There is sufficient evidence that storm event and flooding impacts are increasing and traditional stormwater management systems that rely on storm return graphs are no longer valid. Traditional urban water management has also ignored the water pollution impacts from stormwater. As a result of increased land use intensification and increased climatic variability it is critical to rethink how we design stormwater management systems in new subdivisions and modify traditional systems during infrastructure replacements. For the first time we need to involve property owners in stormwater management and the innovative approaches at that scale have to be different from those used for roads and parking lot runoff at the neighbourhood scale. The ultimate challenge is how to deal with the cumulative problems at the watershed scale. The presentation is aimed at providing an integrated watershed approach and numerous examples of successful innovative approaches to stormwater management in urban watershed will be featured.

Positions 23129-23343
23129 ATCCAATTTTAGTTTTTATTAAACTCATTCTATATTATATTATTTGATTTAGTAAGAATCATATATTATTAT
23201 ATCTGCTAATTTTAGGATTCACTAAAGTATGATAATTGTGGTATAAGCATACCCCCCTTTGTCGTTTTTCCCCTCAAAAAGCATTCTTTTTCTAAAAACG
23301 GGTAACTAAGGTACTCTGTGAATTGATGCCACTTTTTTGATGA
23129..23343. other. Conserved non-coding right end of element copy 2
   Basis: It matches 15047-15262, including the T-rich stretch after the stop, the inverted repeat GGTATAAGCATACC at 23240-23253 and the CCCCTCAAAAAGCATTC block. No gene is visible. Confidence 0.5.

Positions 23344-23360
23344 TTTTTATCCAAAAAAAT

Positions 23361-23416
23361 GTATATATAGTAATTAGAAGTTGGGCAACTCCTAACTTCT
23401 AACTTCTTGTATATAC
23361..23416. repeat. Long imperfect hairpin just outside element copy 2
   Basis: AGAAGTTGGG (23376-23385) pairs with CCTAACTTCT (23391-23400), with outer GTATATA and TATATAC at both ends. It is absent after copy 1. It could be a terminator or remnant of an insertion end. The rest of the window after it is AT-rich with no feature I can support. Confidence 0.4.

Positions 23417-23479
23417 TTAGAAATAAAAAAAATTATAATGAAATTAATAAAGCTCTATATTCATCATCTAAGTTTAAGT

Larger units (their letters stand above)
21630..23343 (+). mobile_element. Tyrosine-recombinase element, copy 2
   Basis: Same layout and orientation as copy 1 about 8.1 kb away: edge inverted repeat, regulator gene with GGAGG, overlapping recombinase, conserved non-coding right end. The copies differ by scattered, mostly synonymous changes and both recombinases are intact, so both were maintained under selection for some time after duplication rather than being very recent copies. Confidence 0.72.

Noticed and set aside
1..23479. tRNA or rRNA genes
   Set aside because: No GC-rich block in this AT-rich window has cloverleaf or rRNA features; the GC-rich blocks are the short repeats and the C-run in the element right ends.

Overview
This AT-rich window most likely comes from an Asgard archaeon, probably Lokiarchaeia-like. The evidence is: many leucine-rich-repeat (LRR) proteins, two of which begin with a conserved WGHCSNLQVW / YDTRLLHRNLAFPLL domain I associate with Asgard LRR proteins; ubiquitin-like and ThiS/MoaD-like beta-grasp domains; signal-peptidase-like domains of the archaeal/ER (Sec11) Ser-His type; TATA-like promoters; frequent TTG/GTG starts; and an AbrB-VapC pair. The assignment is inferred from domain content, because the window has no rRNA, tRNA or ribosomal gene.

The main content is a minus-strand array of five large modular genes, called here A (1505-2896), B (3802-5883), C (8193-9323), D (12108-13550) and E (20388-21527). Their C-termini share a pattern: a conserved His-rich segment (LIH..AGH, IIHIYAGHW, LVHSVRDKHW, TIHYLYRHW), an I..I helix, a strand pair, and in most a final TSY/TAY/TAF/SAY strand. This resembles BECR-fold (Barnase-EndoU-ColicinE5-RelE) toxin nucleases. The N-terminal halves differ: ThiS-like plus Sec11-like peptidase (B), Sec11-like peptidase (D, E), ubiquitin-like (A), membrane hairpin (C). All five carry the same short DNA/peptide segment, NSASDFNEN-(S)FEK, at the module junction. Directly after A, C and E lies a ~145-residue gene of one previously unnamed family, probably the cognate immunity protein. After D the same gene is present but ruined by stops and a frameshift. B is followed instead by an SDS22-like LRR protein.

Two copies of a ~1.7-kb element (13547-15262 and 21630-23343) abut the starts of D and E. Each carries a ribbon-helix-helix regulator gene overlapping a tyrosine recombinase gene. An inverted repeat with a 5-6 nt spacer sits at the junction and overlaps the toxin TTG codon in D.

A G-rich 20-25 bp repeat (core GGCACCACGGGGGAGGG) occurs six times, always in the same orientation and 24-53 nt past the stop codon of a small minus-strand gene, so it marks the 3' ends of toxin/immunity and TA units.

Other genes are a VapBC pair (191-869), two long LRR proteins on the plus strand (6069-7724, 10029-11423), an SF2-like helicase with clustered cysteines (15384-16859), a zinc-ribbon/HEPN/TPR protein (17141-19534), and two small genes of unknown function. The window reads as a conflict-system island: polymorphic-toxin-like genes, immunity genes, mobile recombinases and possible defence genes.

Hans Schreier, Professor Faculty of Land & Food Systems - UBC
Hans Schreier is a professor In the Faculty of Land & Food Systems at the University of British Columbia. His research focuses on watershed management, Land-water interactions, soil and water pollution and GIS. He has worked extensively in watershed studies in the Nepalese Himalayas, the Andes, Brazil, Honduras, Vietnam, Mongolia, as well as in British Columbia. He was recognized by the international Development Research Centre (IDRC) in 1996 for his contribution to international development. He received the 1999 Manaaki Whenua Fellowship Award by Land-care Research in New Zealand. His major projects included the Himalayan-Andean Watershed Project, which resulted in the production of 9 multi-media CD-ROMs that highlighted and compared watershed projects in Bolivia, Peru, Ecuador, Bhutan, Nepal, and China. In 1999 he started the Watershed Management Certificate, a post-graduate WEB-based program that is open to graduate students and professionals from around the world. The program has attracted over 1200 participants to date. Between 2003-2007 he was Co-Leader of the Watershed Program of the Canadian Water Network NCE and he is a member of the Water Advisory Panel for the Columbia Basin Trust. In 2004 he received the “Science in Action” Award from The United Nations International Year of Fresh Water, Science, Education and Conservation Program, for outstanding work in making watershed management knowledge and innovative, cost-effective applications possible in Canada and in Developing Countries, and in 2008 he received the King Albert International Mountain Award for scientific accomplishment of lasing values to the world’s mountains. King Albert I Memorial Foundation, Zurich, Switzerland.